Not only that, the class is all day, and right over the top of the awards ceremony for the show. How dumb is that to schedule the awards ceremony in the afternoon when there are classes going on? With a quilt in the show, I don’t want to miss the ceremony; my quilt probably won’t win a ribbon, but sure as I’m not there it might, and that wouldn’t be any fun at all. 😦

I’ve also signed up for Quilts of a Different Color with Irena Bluhm, which will probably be okay, but I bought the book in anticipation of the class, and to be honest, there were about two tidbits of info in the book that I needed to know about the technique, and the rest of the book was “just okay.” I’m not sure how much more I’ll really get out of three hours with the author in person but there it is. At least this class comes with a complete kit and I don’t have to carry anything special with me.

So, before I can even leave for the airport, I have to plan and pull fabric for that class, shop for last minute stuff probably, look for new music (a must when I travel), shop for some trashy Regency romances (another traveling must-have), do all the regular “before packing” stuff (where’s my passport?!?), get the laptop ready to go with all the programs I need to handle any crises that may come up involving web programming, make ITMan’s “appointment calendar” and “meal calendar” so that he can be both Mom and Dad while I’m gone, make my own Stateside shopping lists, and actually pack the suitcases. And none of that can get done until the super big project gets done, and that gets worked on in and around all the regular “stuff” like all the Taxi Mom duties, etc.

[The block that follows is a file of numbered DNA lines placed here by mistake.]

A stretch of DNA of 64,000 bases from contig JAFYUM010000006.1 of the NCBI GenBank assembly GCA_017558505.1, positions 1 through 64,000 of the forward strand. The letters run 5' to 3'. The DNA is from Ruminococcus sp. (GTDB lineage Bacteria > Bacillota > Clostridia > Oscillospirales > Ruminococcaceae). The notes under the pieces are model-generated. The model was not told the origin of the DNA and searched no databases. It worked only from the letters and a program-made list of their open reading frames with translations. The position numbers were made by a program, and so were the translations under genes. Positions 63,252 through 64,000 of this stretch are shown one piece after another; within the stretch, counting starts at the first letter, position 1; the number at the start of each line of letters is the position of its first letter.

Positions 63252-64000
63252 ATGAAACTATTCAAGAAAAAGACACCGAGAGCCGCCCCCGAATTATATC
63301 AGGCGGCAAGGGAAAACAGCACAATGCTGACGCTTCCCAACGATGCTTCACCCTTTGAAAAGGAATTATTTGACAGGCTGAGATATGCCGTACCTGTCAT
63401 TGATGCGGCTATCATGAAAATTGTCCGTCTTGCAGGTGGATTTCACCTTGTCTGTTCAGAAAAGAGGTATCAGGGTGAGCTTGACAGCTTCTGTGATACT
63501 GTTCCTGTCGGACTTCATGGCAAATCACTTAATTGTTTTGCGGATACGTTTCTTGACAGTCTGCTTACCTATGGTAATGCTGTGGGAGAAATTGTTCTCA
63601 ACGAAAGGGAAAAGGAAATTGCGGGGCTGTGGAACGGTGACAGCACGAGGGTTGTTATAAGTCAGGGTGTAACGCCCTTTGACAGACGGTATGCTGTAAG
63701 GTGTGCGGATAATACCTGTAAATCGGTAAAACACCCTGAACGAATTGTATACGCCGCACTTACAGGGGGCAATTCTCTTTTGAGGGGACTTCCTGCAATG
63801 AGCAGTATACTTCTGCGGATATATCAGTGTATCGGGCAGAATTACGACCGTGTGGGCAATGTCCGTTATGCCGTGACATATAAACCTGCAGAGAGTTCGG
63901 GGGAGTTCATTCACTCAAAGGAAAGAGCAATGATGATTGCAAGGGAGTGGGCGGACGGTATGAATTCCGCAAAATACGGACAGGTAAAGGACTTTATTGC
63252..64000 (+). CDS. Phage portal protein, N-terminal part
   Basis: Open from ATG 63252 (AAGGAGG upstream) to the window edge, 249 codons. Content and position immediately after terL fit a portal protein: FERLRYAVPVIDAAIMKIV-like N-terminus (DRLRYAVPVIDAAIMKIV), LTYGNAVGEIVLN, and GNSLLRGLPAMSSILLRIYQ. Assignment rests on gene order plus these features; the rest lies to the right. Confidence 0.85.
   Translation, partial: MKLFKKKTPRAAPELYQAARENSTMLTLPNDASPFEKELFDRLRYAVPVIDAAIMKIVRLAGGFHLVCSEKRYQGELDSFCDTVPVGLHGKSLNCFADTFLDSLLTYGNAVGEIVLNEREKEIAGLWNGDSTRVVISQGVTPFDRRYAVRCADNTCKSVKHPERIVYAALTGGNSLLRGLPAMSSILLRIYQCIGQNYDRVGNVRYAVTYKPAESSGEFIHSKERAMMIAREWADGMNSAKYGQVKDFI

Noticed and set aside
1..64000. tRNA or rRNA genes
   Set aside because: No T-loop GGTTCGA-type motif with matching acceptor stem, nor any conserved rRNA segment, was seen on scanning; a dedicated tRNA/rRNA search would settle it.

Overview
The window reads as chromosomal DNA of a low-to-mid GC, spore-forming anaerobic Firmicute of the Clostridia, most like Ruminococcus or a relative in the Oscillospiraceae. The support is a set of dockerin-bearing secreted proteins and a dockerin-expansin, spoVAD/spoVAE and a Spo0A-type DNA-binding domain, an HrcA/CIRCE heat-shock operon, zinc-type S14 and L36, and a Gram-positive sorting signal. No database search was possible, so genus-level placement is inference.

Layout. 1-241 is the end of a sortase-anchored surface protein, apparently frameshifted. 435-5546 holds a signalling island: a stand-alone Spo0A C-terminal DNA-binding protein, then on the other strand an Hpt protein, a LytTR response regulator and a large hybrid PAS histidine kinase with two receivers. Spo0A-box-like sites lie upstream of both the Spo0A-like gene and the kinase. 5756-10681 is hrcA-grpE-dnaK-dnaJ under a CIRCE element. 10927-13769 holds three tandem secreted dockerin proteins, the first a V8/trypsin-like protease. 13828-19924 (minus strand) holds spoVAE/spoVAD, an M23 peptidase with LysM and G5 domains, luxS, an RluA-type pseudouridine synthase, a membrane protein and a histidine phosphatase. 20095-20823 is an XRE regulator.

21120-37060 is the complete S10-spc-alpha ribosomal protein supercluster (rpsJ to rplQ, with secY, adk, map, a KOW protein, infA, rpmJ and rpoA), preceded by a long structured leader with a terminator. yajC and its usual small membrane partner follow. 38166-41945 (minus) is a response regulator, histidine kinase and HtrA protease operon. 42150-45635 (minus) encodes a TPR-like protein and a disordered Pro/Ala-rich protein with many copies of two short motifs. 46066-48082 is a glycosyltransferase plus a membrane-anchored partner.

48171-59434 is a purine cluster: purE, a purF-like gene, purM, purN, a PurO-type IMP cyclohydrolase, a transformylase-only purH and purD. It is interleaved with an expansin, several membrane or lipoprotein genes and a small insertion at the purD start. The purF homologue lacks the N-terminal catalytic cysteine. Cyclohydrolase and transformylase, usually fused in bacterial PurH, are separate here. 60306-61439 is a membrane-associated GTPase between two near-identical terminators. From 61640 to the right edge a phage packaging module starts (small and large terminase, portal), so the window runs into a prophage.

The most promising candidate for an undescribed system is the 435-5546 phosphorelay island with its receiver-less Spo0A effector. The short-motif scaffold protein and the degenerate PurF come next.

Hopefully I’ll have some hair left when I get on the plane, though if not, then I guess I won’t have to carry all the hair care products and the straightener, which actually might be a blessing. 😉 What I’m saying is that it’s probably going to be pretty quiet around the blog this week, but I do plan to update from the show, with pics! Note to self: pack the camera…

Moda Fabrics + Electric Quilt = Quilt Design Coolness

I was shopping for charm packs today for a small quilt I’d like to make and since Moda markets all of these cool charm packs, jelly rolls, layer cakes and other whatnots, I took a trip to the Moda site to see what’s out there now, and what’s coming up. I discovered something totally cool, and I don’t know whether it’s new, or it’s been around a while and I’ve just missed it.

If you visit the Designers page on the Moda site, you’ll see a list of all (or most?) of their current fabric designers. Click on a name, like 3 Sisters, and another window will pop up and show you a bit about the designer, and their current lines for Moda. See those dots down below the fabric line logo pictures? You can click on those and see the fabrics.